If you're not looking at the world through Mia Farrow's blue-tinted glasses, if you're in Beijing or Moscow, Ankara or Canberra, it's the shadow that everyone sees, very clearly â€” the sepulchral Habsburgian twilight of a dimming power enjoying its last waltz. Like Vienna exactly a century ago, America retains a certain creative energy, if you're willing to put Jay-Z up there with Franz LehĂˇr. It is at the forefront of therapeutic culture: If Freud had thought to stick his couch on a TV set, he might have made as much dough as Oprah, or at least Dr. Phil. As Vienna sat on an underground "river of sex" (as William Boyd calls it in his recent novel Waiting for Sunrise), so in America the river is overground and its Niagara-like roar the unceasing background din of daily life: A New York mayoral candidate twitpics his penis. A putative successor to San Diego's grope-fiend mayor is caught masturbating in a city-hall men's room. Miley Cyrus in her scanties "twerks" â€” or is twerked upon (I'm not sure I can reliably say which) â€” live on TV. Yawn. Next . . .
No one could be further from the octogenarian Franz Josef than our young emperor, but even hip courtiers draw the line at lĂ¨se majestĂ©, and so rodeo clowns who disrespect the sovereign are banned for life. On the distant horizon, the contours of the post-American world begin to rise, but the preoccupations of our ruling class grow ever more myopic. One of the world's richest women flies all the way to Switzerland in order to confuse a Zurich boutique selling $38,000 handbags with an Alabama lunch counter 60 years ago, to the consternation of the poor shopgirl who knows nothing of America's peculiar parochial obsessions, has never heard of Trayvon Martin, and lives in a city where pretty much the only black women around are the more fashion-conscious African dictators' consorts in town to visit their safe-deposit boxes. But, as at the Hofbau, the ancient social rituals of our own court permit no diversion from the program: If it's Tuesday, it must be racism.
Alas, in the world beyond the penthouse of the Waldorf Towers, it's harder to tell whom the A-list invites should go to: From Afghanistan to Egypt, a debt-ridden America bankrolls its own eclipse, betraying friends, promoting enemies, despised by both. In the dog days of summer, the new national-security adviser tweets it in from her pad in the Hamptons or wherever, even as the hyperpower readies for its next unwon war: After America's slo-mo defeat in the Hindu Kush, and its ineffectual leading-from-behind in Libya, and its thwarted Muslim Brotherhood outreach in Cairo, Obama is confidently dispatching the gunboats to Syria. If you're Bashar Assad, you must be as befuddled as that Zurich handbag clerk: Hillary hailed you as a "reformer"; no senatorial frequent flyer courted you more assiduously than John Kerry; the guys trying to depose you hate the Great Satan far more than you do, and are the local branch office of the fellows who turned lower Manhattan into a big smoking hole. Yet Washington is readying to take you out â€” or at any rate, in George W. Bush's unimprovable summation of desultory Clinton-style warmongering, readying to fire a $2 million cruise missile through a tent and hit a camel in the butt. The only novelty with this latest of ineptly rattled sabers is whether Tsar Putin will stand by and let Obama knock off a Russian client.*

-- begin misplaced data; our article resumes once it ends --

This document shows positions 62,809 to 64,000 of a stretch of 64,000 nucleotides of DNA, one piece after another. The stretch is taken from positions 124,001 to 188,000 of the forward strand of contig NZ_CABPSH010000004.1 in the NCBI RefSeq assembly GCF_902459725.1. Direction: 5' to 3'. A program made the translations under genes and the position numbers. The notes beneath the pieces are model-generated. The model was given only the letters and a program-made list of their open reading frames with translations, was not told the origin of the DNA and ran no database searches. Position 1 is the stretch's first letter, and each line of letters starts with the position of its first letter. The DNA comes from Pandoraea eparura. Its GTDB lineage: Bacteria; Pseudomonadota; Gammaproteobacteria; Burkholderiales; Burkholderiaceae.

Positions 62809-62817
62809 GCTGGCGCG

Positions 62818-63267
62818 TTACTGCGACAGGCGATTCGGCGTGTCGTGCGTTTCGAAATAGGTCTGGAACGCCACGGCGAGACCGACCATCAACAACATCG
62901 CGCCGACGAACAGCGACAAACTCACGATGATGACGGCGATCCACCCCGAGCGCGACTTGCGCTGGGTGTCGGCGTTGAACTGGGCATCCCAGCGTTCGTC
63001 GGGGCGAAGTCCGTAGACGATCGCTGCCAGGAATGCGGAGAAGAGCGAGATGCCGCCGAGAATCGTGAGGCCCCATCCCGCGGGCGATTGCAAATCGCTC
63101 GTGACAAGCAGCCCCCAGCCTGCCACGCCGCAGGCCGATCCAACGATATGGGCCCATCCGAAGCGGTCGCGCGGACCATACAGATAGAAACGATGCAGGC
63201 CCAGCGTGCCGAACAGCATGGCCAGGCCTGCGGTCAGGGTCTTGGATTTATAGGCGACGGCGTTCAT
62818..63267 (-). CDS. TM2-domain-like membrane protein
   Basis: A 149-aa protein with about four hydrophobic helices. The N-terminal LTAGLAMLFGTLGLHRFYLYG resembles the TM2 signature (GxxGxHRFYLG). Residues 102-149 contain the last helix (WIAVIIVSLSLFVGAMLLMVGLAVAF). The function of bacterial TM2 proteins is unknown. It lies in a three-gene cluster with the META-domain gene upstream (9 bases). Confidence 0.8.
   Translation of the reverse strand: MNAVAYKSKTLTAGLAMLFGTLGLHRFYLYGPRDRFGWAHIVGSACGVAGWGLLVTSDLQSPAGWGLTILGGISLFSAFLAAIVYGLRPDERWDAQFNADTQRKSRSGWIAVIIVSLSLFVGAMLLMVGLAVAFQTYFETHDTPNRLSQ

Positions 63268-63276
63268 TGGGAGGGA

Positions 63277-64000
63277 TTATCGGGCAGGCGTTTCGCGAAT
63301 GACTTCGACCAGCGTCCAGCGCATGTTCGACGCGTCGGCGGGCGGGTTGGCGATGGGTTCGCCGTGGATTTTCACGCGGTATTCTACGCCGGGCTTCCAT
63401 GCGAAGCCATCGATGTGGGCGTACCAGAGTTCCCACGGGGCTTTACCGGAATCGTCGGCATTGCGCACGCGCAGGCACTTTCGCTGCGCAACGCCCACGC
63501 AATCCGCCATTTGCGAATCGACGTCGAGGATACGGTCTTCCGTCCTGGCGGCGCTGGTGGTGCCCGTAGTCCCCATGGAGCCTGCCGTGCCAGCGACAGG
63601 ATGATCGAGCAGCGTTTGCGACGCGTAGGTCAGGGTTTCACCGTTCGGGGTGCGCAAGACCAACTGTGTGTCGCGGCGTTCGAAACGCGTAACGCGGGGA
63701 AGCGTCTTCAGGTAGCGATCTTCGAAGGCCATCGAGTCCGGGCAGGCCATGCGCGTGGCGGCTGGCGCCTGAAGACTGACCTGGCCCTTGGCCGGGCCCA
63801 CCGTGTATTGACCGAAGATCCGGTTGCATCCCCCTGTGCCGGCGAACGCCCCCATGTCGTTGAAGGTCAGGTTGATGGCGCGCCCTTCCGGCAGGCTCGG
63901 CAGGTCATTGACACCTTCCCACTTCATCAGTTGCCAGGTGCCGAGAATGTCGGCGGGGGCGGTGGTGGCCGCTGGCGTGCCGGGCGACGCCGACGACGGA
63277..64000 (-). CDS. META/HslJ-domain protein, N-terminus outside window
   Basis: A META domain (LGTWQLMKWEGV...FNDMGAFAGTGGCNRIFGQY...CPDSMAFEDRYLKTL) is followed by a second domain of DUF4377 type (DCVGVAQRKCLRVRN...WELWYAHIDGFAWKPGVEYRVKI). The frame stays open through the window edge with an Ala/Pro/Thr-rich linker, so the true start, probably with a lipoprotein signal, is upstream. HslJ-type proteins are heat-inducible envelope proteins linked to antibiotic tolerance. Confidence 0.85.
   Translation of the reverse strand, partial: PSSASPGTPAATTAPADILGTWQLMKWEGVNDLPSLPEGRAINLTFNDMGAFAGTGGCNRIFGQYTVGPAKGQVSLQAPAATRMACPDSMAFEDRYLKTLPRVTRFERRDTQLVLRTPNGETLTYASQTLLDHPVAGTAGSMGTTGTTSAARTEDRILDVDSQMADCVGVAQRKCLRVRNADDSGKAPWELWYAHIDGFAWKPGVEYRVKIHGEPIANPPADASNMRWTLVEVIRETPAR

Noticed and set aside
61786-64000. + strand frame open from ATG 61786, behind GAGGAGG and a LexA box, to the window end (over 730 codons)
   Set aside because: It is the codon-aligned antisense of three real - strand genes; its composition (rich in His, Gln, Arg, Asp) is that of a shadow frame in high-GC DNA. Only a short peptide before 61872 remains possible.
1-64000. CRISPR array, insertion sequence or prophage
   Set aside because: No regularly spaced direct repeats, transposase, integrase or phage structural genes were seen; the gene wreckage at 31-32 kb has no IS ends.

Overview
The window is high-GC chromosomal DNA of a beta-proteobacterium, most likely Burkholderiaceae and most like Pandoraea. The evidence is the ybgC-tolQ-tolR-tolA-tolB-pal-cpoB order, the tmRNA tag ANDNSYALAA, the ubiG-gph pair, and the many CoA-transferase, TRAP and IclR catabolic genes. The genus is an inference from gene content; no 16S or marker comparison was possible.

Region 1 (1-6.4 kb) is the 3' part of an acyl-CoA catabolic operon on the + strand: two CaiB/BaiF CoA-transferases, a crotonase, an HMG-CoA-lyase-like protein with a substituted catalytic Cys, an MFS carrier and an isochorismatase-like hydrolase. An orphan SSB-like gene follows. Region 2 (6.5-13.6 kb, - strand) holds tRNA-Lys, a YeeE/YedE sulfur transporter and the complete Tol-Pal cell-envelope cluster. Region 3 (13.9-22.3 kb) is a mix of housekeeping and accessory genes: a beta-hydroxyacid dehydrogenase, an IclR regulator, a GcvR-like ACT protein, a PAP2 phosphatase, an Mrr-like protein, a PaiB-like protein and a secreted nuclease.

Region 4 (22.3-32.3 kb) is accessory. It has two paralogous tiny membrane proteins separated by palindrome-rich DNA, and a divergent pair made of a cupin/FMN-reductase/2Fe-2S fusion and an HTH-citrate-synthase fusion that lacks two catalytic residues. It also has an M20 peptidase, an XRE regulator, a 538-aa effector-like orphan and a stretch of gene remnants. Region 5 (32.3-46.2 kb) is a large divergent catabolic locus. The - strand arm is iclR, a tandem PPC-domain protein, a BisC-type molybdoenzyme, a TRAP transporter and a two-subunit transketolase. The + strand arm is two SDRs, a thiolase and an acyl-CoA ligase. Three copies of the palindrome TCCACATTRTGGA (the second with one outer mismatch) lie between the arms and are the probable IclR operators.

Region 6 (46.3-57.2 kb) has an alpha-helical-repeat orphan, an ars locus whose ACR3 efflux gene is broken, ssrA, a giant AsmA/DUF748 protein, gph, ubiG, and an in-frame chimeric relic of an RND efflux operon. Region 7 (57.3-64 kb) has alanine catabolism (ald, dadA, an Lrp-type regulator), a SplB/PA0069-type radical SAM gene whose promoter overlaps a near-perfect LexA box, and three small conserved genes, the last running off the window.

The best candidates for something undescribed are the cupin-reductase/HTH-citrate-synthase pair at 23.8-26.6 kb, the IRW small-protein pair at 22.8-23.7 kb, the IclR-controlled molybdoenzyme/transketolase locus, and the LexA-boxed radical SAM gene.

Putin, Assad, General Sisi in Cairo, and many others think they have the measure of Obama, Kerry, and Rice. Poor deluded fools. If only, like Mia, they could see them through blue-tinted glasses . . .
*I wrote this piece for National Review. Re Putin, we now know the answer.
from Request of the Week, October 9, 2015
A masterclass in rhyming from Leonard Cohen
Mark recounts the story of the last song by a dying man.
The SteynOnline Request of the Week was a weekly feature at this site for 11 years until the beginning of 2012, since when it's been on hiatus. However, the other day we received this...